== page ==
Second, the new errors are usually not new errors, but new revivals of old errors. They may be dressed in some different verbiage but their nature has not been changed” (p. 149).
In the chapter entitled “Are Liberals the Only Scholars?” he said: “It is true that there is certainly a need for more scholarship amongst brethren. We must not put a kind of premium on ignorance. But scholarship is not to be equated with liberalism. If one cannot be a scholar without being a liberal, there is no place in the New Testament church for scholars. On the other hand, there is no place for the New Testament church itself if modernism is right” (p. 186). I would say the same is true of the new hermeneutics philosophy. If the New Testament is not a pattern, there can be no New Testament church, and history shows that when men give up the pattern they take up denominationalism and build by their own patterns.

A former college room-mate of mine, who later went to Harding College, has been caught up in the new hermeneutics, and in February of this year, he responded to a message I sent him with these words: “I can’t believe you’re still hung up on that ‘pattern’ nonsense! No, there is nothing wrong with instrumental music in worship (the N.T. is silent on the subject), observing the Eucharist once a month, or teaching the doctrine of salvation by faith only – depending on what one means by faith. And I’m quite sure there are good Christians who are members of that Baptist Church of Christ.” I wonder what present advocates of new hermeneutics among brethren would say to my friend, and why? The fact is, they have no hermeneutical principle by which they can say anything he believes is wrong. If so, what are they and how do they apply to his statements? They have accepted the cultural hermeneutic of our age which says whatever a person sincerely believes to be true is truth for him and this makes him free from legalism and able to fully develop spiritually!

In his conclusion, Bales talked about people criticizing “the traditional song-prayer-sermon-invitational service.” He accurately said: “It should be obvious that it is not just traditional, but is scriptural to sing, pray, teach, give and observe the Lord’s supper in the assembly on the Lord’s day…However, we should not be deceived. When ‘renewalists’ (he named one) speak of breaking with the past in so far as the ‘worship hour’ is concerned, they are out to change far more than the ‘worship hour.’ The influences of society, or some segment of society, rather than the influence of Scripture constitutes the decisive influence with this type of ‘renewalist.’” (pg. 226, 227).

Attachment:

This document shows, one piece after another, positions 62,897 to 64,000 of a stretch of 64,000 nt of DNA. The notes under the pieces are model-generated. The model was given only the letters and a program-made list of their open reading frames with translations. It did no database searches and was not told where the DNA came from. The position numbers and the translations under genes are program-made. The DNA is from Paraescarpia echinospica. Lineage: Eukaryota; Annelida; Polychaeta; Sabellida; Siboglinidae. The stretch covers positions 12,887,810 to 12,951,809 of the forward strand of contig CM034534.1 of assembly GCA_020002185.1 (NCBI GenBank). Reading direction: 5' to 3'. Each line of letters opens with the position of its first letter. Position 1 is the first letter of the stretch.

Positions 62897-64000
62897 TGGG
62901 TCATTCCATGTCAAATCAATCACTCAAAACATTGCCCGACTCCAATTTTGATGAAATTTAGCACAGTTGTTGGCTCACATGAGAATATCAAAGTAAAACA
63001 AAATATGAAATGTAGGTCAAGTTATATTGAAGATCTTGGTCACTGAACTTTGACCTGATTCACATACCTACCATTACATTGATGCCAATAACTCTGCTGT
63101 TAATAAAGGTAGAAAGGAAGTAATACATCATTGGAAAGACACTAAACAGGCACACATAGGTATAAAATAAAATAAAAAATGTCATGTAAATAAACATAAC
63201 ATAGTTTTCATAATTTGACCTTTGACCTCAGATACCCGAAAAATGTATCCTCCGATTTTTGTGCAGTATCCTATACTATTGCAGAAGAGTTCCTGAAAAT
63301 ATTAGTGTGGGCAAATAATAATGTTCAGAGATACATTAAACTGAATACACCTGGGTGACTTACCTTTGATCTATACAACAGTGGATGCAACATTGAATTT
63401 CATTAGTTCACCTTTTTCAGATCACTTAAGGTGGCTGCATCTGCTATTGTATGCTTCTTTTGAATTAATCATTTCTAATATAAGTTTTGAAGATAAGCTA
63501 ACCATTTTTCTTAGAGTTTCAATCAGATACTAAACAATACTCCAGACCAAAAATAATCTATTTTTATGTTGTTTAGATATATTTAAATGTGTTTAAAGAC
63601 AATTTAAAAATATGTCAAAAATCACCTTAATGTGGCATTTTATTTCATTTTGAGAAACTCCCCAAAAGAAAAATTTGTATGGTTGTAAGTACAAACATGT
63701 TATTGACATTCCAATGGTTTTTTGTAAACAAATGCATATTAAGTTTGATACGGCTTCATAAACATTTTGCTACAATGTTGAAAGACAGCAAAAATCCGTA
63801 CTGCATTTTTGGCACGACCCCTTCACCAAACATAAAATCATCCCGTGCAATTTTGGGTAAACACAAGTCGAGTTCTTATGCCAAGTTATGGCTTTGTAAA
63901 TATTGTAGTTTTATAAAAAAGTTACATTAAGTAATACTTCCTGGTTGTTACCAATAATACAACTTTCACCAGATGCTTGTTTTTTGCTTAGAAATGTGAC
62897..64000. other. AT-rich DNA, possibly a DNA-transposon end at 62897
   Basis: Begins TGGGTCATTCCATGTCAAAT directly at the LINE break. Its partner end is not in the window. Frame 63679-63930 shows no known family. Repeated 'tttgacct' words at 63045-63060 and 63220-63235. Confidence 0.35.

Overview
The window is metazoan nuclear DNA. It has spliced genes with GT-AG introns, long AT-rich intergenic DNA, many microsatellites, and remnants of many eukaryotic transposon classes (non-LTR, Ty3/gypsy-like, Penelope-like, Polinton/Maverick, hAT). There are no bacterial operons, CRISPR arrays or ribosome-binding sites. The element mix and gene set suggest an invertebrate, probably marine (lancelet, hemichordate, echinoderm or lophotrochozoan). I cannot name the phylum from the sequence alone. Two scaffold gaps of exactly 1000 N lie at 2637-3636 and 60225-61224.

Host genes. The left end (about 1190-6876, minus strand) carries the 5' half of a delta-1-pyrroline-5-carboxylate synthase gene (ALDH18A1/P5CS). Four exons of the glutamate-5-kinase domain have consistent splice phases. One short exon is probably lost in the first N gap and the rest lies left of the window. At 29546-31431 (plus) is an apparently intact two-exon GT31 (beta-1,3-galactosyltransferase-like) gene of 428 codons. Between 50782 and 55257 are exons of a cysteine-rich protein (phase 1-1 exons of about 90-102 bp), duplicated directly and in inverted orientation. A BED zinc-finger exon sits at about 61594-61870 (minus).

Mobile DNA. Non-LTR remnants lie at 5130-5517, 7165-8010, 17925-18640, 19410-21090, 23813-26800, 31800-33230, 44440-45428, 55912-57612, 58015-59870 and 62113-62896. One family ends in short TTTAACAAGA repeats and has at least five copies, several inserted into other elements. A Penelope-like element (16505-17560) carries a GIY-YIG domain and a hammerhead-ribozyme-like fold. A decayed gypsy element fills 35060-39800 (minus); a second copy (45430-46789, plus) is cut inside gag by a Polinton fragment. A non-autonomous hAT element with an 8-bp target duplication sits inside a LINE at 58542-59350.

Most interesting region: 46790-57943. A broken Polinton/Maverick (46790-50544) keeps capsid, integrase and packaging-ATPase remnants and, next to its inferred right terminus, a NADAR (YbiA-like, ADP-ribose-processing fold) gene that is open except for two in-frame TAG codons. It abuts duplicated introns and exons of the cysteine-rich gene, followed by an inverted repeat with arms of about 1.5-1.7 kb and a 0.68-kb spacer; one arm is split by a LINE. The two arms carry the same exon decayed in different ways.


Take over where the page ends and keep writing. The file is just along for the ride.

When men are more impressed with the scholarship of the world than with the ancient order of the New Testament, they endanger their own souls and the souls of others. The canon of Scripture did not become authoritative in the fourth century (as advocated in the Nashville meeting in 1988), but what the apostles bound and loosed on earth was what God had bound and loosed in heaven and constituted a pattern before it was ever written. People knew the pattern on how to be saved before the book of Acts was written, and they knew when to observe the Lord’s supper before Acts 20 was written. God’s word was a pattern when it was spoken and we have that same message preserved for us in written form (1 Pet. 1:23-25). The principles of Bible interpretation did not begin with Francis Bacon (as so-called scholars argue), but has always been God’s way of communicating with men. Jesus used precept, example, necessary inference and generic and specific authority in answering the question about divorce in Matthew 19. The apostles used precept, example and necessary inference in revealing God’s will on whether Gentiles had to be circumcised in order to be saved (Acts 15). When men lose their respect for what the apostles bound and loosed, by the direction of the Holy Spirit, they are following the wisdom of men, not the wisdom of God. It reminds me of a ship in a swift stream that has lost its rudder and has no paddle. It may drift safely for a little while because it had been guided into safe waters, but the end will not be pretty.